Separate research by the Chartered Institute of Public Finance and Accountancy suggested 41% of councils will shun the call to resist raising bills in April, despite the offer of a 1% grant in return, and indicated the average increase among councils opting to increase bills would be 1.1%.

Meanwhile, local government secretary Eric Pickles announced a change that will allow people to pay their council tax bills over a year instead of 10 months.

“As council tax bills starting landing on doormats in the next few weeks, people will discover they can now pay online or set up their direct debit payment plans for 12 months instead of the old 10,” he said. “This important change will help local taxpayers safeguard their family finances by lowering their payments for 10 months by about £24 with just a simple phone call.”

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Council tax: hundreds of authorities opt to freeze rates

Figures show more than 250 authorities will accept a central grant for a freeze or reduction in council tax for 2013-14

At least 230 councils in England are freezing or reducing their council tax for 2013-14, including 28 of the 33 London local authorities, according to latest government figures.

Those not raising their bills range from the council of the Isles of Scilly in the south to Northumberland county council in the north.

The communities and local government department (DCLG) said its latest data showed that at least 257 out of 421 authorities intended to accept the government’s grant offer and freeze or reduce their council tax for 2013-14, though the final numbers would not be known until later this month.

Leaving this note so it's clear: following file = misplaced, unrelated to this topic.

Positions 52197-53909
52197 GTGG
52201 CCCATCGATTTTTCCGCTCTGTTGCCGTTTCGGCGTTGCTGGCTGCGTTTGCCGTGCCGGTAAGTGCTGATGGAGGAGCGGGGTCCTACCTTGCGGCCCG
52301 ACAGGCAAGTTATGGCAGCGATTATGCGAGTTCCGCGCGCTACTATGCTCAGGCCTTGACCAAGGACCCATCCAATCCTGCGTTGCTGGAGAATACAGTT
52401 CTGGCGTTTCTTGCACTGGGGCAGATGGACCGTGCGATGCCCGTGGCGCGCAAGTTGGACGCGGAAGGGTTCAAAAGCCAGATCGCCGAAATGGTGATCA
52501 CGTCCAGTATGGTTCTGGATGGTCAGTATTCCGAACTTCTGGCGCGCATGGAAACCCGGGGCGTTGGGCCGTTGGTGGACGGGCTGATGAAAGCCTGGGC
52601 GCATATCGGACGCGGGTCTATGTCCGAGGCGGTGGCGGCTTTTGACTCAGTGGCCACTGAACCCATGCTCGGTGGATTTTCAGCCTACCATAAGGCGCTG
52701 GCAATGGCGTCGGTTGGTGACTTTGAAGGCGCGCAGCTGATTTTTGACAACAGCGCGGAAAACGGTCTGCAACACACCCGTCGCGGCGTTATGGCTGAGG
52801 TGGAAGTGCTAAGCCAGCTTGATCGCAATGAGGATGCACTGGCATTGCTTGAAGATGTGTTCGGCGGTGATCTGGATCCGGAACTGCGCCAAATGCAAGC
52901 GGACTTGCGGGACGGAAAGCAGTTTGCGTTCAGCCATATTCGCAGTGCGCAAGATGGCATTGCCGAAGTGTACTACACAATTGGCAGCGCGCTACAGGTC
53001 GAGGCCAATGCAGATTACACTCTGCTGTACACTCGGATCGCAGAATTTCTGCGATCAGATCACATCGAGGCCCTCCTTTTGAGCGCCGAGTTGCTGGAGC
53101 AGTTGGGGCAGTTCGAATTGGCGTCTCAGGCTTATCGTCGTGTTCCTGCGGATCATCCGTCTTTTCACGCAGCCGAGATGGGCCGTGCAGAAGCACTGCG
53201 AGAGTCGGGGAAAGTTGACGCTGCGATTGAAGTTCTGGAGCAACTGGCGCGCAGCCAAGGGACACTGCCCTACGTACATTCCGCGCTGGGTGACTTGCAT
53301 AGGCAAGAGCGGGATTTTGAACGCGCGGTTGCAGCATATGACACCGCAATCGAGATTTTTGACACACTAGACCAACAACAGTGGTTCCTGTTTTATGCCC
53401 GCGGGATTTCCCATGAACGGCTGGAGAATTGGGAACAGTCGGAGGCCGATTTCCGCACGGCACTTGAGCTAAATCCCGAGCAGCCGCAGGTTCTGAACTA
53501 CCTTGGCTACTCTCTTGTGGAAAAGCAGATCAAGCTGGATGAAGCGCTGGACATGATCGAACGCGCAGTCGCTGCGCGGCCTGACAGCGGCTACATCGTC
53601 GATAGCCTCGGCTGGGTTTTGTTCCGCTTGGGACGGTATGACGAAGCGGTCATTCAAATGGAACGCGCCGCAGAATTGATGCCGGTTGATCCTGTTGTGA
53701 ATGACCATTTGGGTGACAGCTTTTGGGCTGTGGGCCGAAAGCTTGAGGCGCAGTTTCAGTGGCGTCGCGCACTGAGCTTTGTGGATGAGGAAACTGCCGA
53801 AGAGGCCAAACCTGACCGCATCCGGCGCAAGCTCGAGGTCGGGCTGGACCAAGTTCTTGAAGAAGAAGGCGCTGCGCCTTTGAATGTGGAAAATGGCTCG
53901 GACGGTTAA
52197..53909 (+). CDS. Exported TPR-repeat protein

This number includes 12 police authorities and 15 fire authorities.

According to the list, those intending to cut their council tax include Hounslow and Hammersmith & Fulham councils in London, Braintree in Essex, Cotswold in Gloucestershire, and Lancashire county council.

The local government minister, Brandon Lewis, recently praised Cotswold district council following its decision in February to reduce council tax by 5% for 2013-14, which has been described as the biggest cut in the country.

The DCLG said the government had set aside £450m over two years as part of the autumn statement package to help support local authorities in freezing their council tax for the coming financial year. It highlighted a recent survey by pollsters Ipsos Mori in which 64% of those asked disagreed with the statement “I would be happy to pay more council tax if it helped my local council maintain current levels of service”.

In February, a study was published showing that four out of five local councils want full control over setting council tax bills in 2014, rather than having to seek residents’ approval for rises of more than 2%.

Separate research by the Chartered Institute of Public Finance and Accountancy suggested 41% of councils will shun the call to resist raising bills in April, despite the offer of a 1% grant in return, and indicated the average increase among councils opting to increase bills would be 1.1%.

Meanwhile, local government secretary Eric Pickles announced a change that will allow people to pay their council tax bills over a year instead of 10 months.

“As council tax bills starting landing on doormats in the next few weeks, people will discover they can now pay online or set up their direct debit payment plans for 12 months instead of the old 10,” he said. “This important change will help local taxpayers safeguard their family finances by lowering their payments for 10 months by about £24 with just a simple phone call.”